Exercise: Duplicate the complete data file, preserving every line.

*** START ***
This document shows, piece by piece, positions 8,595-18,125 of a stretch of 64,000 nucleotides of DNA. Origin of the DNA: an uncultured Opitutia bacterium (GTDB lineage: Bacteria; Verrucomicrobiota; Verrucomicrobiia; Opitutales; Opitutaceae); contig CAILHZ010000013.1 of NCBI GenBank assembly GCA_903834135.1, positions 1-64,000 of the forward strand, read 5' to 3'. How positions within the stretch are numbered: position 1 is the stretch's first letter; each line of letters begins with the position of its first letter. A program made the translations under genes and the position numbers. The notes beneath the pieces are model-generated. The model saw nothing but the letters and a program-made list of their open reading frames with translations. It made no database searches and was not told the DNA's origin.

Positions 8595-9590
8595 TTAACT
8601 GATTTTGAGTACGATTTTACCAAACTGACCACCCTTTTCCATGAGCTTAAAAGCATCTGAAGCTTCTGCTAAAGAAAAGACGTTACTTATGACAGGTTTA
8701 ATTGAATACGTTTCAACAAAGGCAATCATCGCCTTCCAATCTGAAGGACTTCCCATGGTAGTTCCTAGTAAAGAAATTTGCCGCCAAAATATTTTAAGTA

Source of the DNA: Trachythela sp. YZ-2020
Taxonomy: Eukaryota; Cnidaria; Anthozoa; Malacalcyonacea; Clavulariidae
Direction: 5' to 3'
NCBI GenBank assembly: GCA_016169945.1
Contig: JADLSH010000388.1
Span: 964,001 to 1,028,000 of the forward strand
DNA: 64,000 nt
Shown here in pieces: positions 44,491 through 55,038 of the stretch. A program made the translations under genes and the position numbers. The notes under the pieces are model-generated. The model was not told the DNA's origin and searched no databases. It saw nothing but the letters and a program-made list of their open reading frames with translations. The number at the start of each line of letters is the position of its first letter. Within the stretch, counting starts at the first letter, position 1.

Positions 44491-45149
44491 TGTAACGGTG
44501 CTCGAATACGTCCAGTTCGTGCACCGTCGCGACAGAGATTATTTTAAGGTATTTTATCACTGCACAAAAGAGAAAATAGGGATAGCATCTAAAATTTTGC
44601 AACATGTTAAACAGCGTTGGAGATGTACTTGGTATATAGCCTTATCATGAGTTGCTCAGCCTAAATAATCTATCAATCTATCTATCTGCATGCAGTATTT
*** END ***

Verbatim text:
This document shows, piece by piece, positions 8,595-18,125 of a stretch of 64,000 nucleotides of DNA. Origin of the DNA: an uncultured Opitutia bacterium (GTDB lineage: Bacteria; Verrucomicrobiota; Verrucomicrobiia; Opitutales; Opitutaceae); contig CAILHZ010000013.1 of NCBI GenBank assembly GCA_903834135.1, positions 1-64,000 of the forward strand, read 5' to 3'. How positions within the stretch are numbered: position 1 is the stretch's first letter; each line of letters begins with the position of its first letter. A program made the translations under genes and the position numbers. The notes beneath the pieces are model-generated. The model saw nothing but the letters and a program-made list of their open reading frames with translations. It made no database searches and was not told the DNA's origin.

Positions 8595-9590
8595 TTAACT
8601 GATTTTGAGTACGATTTTACCAAACTGACCACCCTTTTCCATGAGCTTAAAAGCATCTGAAGCTTCTGCTAAAGAAAAGACGTTACTTATGACAGGTTTA
8701 ATTGAATACGTTTCAACAAAGGCAATCATCGCCTTCCAATCTGAAGGACTTCCCATGGTAGTTCCTAGTAAAGAAATTTGCCGCCAAAATATTTTAAGTA

Source of the DNA: Trachythela sp. YZ-2020
Taxonomy: Eukaryota; Cnidaria; Anthozoa; Malacalcyonacea; Clavulariidae
Direction: 5' to 3'
NCBI GenBank assembly: GCA_016169945.1
Contig: JADLSH010000388.1
Span: 964,001 to 1,028,000 of the forward strand
DNA: 64,000 nt
Shown here in pieces: positions 44,491 through 55,038 of the stretch. A program made the translations under genes and the position numbers. The notes under the pieces are model-generated. The model was not told the DNA's origin and searched no databases. It saw nothing but the letters and a program-made list of their open reading frames with translations. The number at the start of each line of letters is the position of its first letter. Within the stretch, counting starts at the first letter, position 1.

Positions 44491-45149
44491 TGTAACGGTG
44501 CTCGAATACGTCCAGTTCGTGCACCGTCGCGACAGAGATTATTTTAAGGTATTTTATCACTGCACAAAAGAGAAAATAGGGATAGCATCTAAAATTTTGC
44601 AACATGTTAAACAGCGTTGGAGATGTACTTGGTATATAGCCTTATCATGAGTTGCTCAGCCTAAATAATCTATCAATCTATCTATCTGCATGCAGTATTT